Running is good for your health, especially your heart. Long-distance running boasts a variety of health benefits, including improvements to heart health. However, new research published in April’s Missouri Medicine is showing that extreme long-distance running can, over the years, become too much of a good thing.
Researchers Robert S. Schwartz, MD of the Minneapolis Heart Institute and James O’Keefe, MD of Saint Luke’s Mid America Heart Institute in Kansas City found long-term participating in marathon racing and training can be associated with increased coronary plaque volume.
The study examined men who had been marathon runners for 25 years. These runners had 62 percent more plaque buildup than men who were sedentary but were otherwise similar to the runners.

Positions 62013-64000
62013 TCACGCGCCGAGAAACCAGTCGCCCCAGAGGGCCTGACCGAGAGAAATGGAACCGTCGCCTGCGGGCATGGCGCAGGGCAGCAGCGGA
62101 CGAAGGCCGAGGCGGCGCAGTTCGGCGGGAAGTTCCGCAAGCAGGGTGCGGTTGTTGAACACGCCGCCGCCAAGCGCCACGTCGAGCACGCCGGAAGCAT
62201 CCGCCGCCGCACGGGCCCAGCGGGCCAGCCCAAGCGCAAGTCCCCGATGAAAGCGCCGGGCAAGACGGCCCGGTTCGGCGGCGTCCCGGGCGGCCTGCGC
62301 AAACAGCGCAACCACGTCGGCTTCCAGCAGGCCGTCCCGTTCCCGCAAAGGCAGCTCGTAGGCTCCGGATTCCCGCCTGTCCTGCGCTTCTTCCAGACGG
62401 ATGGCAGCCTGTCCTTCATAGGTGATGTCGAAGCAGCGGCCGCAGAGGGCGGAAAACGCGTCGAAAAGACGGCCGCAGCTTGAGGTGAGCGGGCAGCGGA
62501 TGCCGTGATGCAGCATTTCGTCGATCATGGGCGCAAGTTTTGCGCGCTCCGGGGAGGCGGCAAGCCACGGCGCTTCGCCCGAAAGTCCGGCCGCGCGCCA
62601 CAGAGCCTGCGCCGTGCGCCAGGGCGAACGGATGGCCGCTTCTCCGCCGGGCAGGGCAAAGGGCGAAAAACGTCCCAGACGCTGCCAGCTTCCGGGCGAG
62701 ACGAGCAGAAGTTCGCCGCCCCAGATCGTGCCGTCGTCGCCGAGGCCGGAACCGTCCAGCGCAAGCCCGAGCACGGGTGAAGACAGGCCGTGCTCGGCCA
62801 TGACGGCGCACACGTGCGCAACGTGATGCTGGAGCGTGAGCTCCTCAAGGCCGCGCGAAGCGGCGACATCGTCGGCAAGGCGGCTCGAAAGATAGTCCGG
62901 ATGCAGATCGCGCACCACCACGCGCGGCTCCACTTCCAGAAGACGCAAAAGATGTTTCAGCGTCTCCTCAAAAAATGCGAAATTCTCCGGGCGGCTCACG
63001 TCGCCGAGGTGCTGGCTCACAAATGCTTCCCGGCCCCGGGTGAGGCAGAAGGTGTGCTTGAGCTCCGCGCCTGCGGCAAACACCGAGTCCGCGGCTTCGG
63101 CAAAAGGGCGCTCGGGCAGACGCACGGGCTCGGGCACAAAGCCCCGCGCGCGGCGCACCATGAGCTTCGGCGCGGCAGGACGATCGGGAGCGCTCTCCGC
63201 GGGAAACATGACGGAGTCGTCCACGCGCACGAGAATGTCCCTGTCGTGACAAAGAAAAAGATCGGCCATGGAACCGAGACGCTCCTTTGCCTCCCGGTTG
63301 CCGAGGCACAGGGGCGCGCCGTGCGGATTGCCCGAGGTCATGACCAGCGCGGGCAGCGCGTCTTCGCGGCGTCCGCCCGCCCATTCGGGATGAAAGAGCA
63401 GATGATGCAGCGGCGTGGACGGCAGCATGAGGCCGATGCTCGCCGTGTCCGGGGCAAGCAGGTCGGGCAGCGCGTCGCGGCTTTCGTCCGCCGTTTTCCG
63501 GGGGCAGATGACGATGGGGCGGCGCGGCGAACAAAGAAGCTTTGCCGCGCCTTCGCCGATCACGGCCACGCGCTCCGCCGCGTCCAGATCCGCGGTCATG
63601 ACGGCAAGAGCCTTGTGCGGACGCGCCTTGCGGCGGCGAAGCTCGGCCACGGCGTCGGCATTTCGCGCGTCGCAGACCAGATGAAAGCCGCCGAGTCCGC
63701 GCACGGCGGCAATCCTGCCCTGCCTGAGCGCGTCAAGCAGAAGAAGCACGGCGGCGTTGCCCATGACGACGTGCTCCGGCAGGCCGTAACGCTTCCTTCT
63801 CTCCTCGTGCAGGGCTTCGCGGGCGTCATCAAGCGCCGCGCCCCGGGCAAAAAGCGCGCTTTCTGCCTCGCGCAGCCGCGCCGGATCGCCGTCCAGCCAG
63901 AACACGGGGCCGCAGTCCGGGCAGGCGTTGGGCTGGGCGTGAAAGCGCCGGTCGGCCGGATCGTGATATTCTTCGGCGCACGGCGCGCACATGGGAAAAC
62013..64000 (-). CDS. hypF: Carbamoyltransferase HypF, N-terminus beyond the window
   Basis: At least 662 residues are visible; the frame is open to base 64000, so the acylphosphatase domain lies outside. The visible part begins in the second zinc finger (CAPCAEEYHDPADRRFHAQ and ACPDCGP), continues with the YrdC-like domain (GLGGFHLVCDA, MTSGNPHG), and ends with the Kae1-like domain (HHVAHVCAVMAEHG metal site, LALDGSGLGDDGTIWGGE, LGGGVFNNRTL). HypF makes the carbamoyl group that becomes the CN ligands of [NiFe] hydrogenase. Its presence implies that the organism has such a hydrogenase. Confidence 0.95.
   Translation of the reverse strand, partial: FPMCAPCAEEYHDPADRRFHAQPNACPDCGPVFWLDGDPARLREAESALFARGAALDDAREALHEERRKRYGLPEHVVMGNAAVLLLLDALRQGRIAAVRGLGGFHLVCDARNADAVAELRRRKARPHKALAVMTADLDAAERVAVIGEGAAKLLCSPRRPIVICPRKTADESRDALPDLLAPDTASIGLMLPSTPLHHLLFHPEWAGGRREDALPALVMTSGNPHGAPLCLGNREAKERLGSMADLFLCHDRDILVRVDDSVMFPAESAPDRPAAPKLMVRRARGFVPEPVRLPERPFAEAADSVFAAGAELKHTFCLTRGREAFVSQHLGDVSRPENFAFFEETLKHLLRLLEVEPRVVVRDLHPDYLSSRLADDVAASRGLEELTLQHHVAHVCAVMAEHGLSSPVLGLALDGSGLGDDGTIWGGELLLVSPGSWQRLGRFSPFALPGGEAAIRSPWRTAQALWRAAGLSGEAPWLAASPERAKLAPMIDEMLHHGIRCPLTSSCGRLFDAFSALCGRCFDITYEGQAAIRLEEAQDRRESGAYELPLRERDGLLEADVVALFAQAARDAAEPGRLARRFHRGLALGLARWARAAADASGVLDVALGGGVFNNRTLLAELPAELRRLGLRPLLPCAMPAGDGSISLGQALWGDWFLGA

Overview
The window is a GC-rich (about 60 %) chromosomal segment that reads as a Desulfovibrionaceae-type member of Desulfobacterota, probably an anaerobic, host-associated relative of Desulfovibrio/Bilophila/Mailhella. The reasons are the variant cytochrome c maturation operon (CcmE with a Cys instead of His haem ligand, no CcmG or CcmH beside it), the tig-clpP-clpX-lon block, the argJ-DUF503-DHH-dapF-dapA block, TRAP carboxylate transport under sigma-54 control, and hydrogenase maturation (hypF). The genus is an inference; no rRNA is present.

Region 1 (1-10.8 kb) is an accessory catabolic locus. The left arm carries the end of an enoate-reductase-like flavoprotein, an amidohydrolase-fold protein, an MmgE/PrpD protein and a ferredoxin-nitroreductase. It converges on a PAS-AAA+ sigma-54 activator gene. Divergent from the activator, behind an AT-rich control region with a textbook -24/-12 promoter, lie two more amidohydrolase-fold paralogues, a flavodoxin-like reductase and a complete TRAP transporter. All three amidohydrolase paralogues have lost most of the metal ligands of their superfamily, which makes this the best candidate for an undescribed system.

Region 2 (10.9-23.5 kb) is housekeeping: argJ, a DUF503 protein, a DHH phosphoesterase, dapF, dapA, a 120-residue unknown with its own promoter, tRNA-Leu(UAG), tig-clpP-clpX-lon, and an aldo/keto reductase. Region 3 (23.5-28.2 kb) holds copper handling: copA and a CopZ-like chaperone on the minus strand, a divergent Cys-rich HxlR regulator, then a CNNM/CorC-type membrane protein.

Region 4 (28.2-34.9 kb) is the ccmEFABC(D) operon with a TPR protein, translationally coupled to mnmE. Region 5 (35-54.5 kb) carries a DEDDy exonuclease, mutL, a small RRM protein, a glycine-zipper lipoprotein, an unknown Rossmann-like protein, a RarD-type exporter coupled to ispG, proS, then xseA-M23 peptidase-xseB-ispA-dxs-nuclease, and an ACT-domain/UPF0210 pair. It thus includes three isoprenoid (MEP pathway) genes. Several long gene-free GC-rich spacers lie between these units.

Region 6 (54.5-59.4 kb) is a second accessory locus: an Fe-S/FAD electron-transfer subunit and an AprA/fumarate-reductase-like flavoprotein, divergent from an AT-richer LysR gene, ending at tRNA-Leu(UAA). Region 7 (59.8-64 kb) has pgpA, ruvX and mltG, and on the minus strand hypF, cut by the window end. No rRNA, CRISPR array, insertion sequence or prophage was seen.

This is a phenomenon some are referring to as “runner’s plaque.” Plaque in the coronary artery can lead to serious health complications, which comes as a surprise to those who rely on running, especially long-distance, as a means to heart health.
“Years of extreme exercise effort appear to erase some benefits you get from moderate exercise, so that your risk of heart disease, of dying of coronary disease, is the same as a sedentary person,” O’Keefe in an interview.
The increased plaque comes in two forms: hard, or calcified, plaque and soft, fatty plaque. Of the two, the soft plaque is more dangerous as it is more likely to rupture and cause a heart attack.
Of course, some physical activity is better than none, and those involved in the study caution against using its results as a reason for people to give up long-distance running.
Research has shown that running 15 to 20 miles a week provides the best health benefits. If running isn’t your thing, walking, anywhere from two miles a day to 40 miles a week, can be just as beneficial. Ultimately, the key is to get up and go, just do it in moderation.